How to spot a dubious investment scheme

As a result of the more flexible pensions regime, regulators are now turning their attention to dubious investment schemes. Sarah Moore reports.

As we've said on many occasions, we like chancellor George Osborne's more flexible pensions regime. An unexpected benefit is that press and regulators alike now seem to be paying more attention to various dubious types of investment scheme that have been around for a while, but are suddenly drawing attention now that there's a risk pensioners might stick their money in them, rather than an annuity.

These schemes often involve unusualassets and promise "guaranteed"double-digit incomes very temptingin an era of record-low interest rates.Judith Evans flagged up one such scheme in the Financial Times last month an investment in parking spaces at Gatwick Airport. The scheme from Park First offers the spaces for £25,000 each. The marketing material promises a "guaranteed 16% net income" in the first two years, with a "41% assured uplift". The words "guaranteed" and "assured" make it all sound safe, but as you can imagine, there are some major snags.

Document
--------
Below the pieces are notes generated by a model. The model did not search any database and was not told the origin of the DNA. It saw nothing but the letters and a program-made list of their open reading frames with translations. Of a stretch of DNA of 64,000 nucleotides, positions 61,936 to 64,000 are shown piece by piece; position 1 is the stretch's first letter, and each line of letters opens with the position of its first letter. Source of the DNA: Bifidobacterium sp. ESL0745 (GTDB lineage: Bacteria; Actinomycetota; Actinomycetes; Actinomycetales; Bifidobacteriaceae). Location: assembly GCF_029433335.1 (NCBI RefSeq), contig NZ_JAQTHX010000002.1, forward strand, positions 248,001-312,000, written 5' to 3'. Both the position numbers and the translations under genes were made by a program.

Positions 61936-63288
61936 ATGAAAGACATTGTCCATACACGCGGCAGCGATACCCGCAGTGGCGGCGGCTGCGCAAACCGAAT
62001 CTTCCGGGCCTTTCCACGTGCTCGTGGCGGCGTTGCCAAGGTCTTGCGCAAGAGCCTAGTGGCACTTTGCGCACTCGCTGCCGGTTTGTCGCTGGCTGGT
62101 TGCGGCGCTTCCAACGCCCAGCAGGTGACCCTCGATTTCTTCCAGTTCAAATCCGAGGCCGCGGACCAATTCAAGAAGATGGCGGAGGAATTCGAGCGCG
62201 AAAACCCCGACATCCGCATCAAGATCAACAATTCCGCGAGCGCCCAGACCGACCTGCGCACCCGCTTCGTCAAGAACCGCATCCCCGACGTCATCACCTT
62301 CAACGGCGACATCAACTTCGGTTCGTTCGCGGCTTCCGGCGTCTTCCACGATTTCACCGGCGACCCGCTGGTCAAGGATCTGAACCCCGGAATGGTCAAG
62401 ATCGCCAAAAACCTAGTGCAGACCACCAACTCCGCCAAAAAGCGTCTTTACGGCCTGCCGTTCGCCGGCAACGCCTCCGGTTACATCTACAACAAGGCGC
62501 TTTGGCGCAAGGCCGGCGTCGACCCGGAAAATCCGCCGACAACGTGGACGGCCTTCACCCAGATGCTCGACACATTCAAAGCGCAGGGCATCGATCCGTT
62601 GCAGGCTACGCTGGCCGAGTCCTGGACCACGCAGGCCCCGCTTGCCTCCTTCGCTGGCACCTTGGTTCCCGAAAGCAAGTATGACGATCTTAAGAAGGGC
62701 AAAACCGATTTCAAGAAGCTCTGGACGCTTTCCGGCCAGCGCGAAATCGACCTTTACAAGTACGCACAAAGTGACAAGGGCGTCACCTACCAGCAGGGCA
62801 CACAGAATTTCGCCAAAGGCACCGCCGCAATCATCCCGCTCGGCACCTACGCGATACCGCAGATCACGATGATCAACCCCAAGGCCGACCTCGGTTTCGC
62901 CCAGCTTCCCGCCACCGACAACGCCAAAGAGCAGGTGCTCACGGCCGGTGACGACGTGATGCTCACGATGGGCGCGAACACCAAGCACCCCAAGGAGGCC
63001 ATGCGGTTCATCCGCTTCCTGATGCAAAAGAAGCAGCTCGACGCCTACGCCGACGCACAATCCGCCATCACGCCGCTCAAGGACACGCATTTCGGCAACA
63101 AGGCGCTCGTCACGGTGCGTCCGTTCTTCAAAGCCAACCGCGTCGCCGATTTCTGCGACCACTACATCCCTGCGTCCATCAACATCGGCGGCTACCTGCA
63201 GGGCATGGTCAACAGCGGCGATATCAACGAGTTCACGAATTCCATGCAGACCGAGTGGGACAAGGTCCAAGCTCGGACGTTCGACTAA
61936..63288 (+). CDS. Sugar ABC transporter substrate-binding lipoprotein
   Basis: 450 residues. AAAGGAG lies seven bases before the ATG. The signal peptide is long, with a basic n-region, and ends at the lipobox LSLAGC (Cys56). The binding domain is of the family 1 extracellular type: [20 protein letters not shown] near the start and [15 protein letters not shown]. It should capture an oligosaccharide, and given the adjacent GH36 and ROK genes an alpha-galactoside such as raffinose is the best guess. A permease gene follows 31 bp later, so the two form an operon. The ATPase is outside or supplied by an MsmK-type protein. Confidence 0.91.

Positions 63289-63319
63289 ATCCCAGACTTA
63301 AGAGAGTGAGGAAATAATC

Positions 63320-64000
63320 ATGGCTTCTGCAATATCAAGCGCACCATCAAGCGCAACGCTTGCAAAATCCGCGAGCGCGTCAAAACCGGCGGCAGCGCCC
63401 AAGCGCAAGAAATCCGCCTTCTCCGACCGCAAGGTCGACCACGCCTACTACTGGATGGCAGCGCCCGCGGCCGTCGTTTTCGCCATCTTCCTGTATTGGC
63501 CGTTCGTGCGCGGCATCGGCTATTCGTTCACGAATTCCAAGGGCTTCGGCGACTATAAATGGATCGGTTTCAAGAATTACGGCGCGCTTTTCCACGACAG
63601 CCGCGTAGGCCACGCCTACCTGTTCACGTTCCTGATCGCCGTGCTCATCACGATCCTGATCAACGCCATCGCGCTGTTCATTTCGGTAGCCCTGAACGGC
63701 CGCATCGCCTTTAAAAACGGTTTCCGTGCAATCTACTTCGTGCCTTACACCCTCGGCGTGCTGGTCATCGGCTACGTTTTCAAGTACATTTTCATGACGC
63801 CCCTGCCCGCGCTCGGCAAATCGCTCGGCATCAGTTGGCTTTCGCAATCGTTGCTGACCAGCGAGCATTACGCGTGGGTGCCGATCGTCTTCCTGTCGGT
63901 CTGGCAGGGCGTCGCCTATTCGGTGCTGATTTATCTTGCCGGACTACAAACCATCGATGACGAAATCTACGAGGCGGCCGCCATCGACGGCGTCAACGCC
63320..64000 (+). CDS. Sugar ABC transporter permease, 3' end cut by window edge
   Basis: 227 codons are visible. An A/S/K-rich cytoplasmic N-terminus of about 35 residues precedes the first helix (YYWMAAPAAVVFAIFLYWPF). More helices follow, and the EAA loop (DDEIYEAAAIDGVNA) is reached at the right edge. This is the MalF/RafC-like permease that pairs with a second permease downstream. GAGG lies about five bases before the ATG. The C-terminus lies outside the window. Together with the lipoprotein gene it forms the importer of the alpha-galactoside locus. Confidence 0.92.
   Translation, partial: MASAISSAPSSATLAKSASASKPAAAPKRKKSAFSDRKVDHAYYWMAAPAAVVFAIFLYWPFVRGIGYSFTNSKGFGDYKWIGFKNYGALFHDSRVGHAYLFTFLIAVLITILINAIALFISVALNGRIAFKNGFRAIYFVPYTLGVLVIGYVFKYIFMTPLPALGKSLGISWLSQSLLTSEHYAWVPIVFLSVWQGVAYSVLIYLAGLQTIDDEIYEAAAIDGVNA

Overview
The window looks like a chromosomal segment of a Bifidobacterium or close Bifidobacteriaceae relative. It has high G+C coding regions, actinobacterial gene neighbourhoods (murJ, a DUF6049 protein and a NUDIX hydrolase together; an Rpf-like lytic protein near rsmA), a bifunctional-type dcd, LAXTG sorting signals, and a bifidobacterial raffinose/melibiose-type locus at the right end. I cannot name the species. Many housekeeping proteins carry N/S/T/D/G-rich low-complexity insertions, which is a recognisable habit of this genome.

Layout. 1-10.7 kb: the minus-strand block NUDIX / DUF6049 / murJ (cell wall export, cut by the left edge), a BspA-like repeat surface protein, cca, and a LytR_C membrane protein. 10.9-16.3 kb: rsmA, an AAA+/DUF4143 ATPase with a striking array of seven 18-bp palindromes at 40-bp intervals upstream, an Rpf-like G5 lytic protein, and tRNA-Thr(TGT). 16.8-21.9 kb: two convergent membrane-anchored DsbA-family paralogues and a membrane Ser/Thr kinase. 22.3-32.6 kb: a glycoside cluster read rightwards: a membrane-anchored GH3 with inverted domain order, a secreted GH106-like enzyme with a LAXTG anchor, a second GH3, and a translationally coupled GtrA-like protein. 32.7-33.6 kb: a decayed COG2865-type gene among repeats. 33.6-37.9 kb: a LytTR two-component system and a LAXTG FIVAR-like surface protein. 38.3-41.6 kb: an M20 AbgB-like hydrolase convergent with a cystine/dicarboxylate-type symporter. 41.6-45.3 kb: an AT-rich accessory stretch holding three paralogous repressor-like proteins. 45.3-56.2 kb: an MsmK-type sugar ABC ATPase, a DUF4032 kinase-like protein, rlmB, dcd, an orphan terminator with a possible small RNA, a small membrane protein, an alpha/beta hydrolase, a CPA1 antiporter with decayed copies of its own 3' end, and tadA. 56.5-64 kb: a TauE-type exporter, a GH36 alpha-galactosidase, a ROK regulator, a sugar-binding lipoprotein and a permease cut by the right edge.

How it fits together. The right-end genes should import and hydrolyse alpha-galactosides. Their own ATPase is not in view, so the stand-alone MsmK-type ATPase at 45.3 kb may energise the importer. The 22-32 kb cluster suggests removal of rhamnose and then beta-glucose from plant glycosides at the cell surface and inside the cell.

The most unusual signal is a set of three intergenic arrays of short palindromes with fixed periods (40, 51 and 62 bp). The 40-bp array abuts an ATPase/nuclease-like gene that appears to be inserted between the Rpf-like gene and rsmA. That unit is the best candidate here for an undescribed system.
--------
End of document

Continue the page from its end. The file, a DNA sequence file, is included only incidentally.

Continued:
Firstly, to buy a space you must already own one at Glasgow Airport, costing £20,000. Secondly, there are management, service and ground rental fees. Thirdly, if you want to sell, the company will relist your space at a minimum of 25% above the purchase price but there is no guarantee that anyone will actually buy it. (This 25% is part of the "41% assured uplift".) That's a big "but", given that, as Tim Wixted of law firm Neglect Assist tells Evans, "there is no liquid market indeed, there is probably no market whatsoever for the sale of airport car parking schemes".

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Such schemes do not need to be regulated by the Financial Conduct Authority (FCA), unless they are deemed "collective investment schemes" (CIS). The good news is that a recent Court of Appeal judgement declared that two overseas land and forestry investment schemes were in fact CIS. This may see similar schemes come under the FCA's jurisdiction, which should "help to rein in the promotion of other high-risk schemes involving asset classes such as property, forestry, wine and hotel rooms", notes the FT.

Meanwhile, we'll repeat the adage if something looks too good to be true, it usually is. Benchmark government bonds in the UK and US deemed the world's "safest" assets by professional investors yield around 2% a year. Any "guaranteed" return several times higher than that should be treated with scepticism.As Laith Khalaf at Hargreaves Lansdown says: "question how guaranteed the returns are and who they're guaranteed by. If that company goes belly up, your guarantee's worth nothing".

Sarah is MoneyWeek's investment editor. She graduated from the University of Southampton with a BA in English and History, before going on to complete a graduate diploma in law at the College of Law in Guildford. She joined MoneyWeek in 2014 and writes on funds, personal finance, pensions and property.